CR has thr Countryman S at 53.5 mph through their Emergency Lane change test. The Envision went 55.5 mph and Cooper S went 56 mph.

      Might I suggest a local autocross? Or even just a local drive with thr Mini club.

      • 0 avatar

        “Or even just a local drive with thr Mini club”

        Some of the MINI owners have Union Jack decals on their roofs. Can you order a Chinese flag rooftop decal for the Envision?

      • 0 avatar
        30-mile fetch

        Speaking of the Envision and CR:

        “Buick would love for you to compare the Envision to the Audi Q5. They should be careful what they wish for. The 2016 Buick Envision just can’t match the driving dynamics of the German competition—including the BMW X3 and Mercedes-Benz GLC—never mind the more plebeian Ford Edge. Despite compact dimensions, the Envision drives like a larger SUV, and that isn’t meant as a compliment. Steering is slow and the Buick doesn’t care to be rushed. The brake pedal also lacks bite, hurting confidence…We just don’t see any compelling reason to choose the Envision over the aforementioned Ford Edge, the Kia Sorento, or the Nissan Murano. A super-loaded Edge Titanium costs less and is roomier, far more athletic, and quiet…Overall, we find the Envision to be a diversion from GM’s recent run of successful designs. ”

        “Handling is clumsy and the brakes are mushy, but ultimately the car is secure when pushed to its limits. The ride is a mixed bag, both soft and unsettled at the same time”

        Ouch! I can see why you’ve resorted to cherry picking random metrics.

        • 0 avatar

          30fetch, maybe you shouldn’t cherry pick certain articles.

          “The word planted constantly came to mind while we drove the Envision on numerous laps over different road surfaces on GM’s test track. The new, stiffer architecture, combined with a suspension system borrowed from the sporty Buick Regal GS, helps the Envision remain firm and controlled around sweeping bends and over railroad tracks and rough pavement. ” Autotrader

          “That special suspension all but eliminates torque steer from the Envision, and combined with the latest electronic steering technology from Bosch, creates an amazingly planted, confident-handling SUV. Broken pavement is heard, but no nasty feedback comes through the steering wheel — at all. High-speed sweepers with chattering bumps that set other SUVs’ steering wheels dancing in my hands were just ordinary corners in the Envision as the wheel tracked straight and true over nasty pavement.”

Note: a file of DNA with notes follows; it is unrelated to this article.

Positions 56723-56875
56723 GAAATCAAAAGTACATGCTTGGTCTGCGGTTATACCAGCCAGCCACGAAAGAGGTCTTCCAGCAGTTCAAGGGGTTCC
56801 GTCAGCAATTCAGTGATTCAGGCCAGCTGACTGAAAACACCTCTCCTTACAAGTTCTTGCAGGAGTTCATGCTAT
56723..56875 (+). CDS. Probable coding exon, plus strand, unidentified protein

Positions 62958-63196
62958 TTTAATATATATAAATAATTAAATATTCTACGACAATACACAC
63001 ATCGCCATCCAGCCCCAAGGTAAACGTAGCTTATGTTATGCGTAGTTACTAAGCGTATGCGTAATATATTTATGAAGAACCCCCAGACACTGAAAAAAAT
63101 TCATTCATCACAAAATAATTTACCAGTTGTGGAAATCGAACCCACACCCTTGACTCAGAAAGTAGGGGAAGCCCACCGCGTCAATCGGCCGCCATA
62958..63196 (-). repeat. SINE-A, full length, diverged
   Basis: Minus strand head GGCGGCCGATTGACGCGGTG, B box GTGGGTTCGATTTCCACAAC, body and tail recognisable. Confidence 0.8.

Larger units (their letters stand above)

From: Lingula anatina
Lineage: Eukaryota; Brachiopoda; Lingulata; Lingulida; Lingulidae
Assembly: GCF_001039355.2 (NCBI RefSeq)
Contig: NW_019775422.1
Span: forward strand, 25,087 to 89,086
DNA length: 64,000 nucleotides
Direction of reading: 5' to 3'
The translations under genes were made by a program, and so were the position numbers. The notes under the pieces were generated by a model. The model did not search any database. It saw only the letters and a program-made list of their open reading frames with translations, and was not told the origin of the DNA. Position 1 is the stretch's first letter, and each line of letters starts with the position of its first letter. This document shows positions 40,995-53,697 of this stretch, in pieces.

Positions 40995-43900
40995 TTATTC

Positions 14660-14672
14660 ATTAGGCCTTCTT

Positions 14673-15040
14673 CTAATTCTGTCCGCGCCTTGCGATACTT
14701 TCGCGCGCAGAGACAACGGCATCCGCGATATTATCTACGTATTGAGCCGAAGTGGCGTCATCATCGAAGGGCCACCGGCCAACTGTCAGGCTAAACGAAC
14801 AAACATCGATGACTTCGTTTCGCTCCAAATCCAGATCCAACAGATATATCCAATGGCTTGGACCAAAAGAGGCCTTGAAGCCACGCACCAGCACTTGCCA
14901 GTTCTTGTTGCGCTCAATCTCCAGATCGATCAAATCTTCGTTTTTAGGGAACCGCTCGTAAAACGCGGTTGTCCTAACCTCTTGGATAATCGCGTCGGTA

“Winding the ute through the well-paved Georgia roads, I was surprised by the Envision’s great steering feel and near-flat handling. Powering up hills was a breeze and braking on the way back down slowed the vehicle in a predictable and confidence inspiring manner.”

          “Though challenged by sudden dips in the road and occasional construction zones with hastily repaved sections, the Envision maintained a cushioned and well-damped ride that soaked up bumps and sudden changes in road camber without losing its composure. Despite being a rather tall and narrow vehicle, the Envision felt very stable when cornering.”

    • 0 avatar

      Well, Porsche, Jaguar and Alfa consider the Macan, F-Pace and Stelvio to be “sporty” CUVs, as does BMW with the X4 and MB with the GLC “coupe.”

    • 0 avatar

      Not better handling then the new 2.0 Touring model! It nearly a sport car range for $37K!

  • avatar

    Hyundai version of the Jeep Grand Cherokee Hellcat would be welcome! Maybe a 800 hp and 800 ft. lbs. of torque with a 8 sod. tranny?

  • avatar

    I don’t know if the full N treatment is necessary. I think most crossover owners would just be happy with more power, brakes and maybe more aggressive damping. My wife’s last gen MKX handles well enough… just needs about 100 more lb-ft down low, and maybe better brakes + wheels + tires. A stiff + clompy crossover makes no sense.

  • avatar

    The 1.6-liter turbo is fine for the Tucson. What it really needs is a replacement for the awful DCT.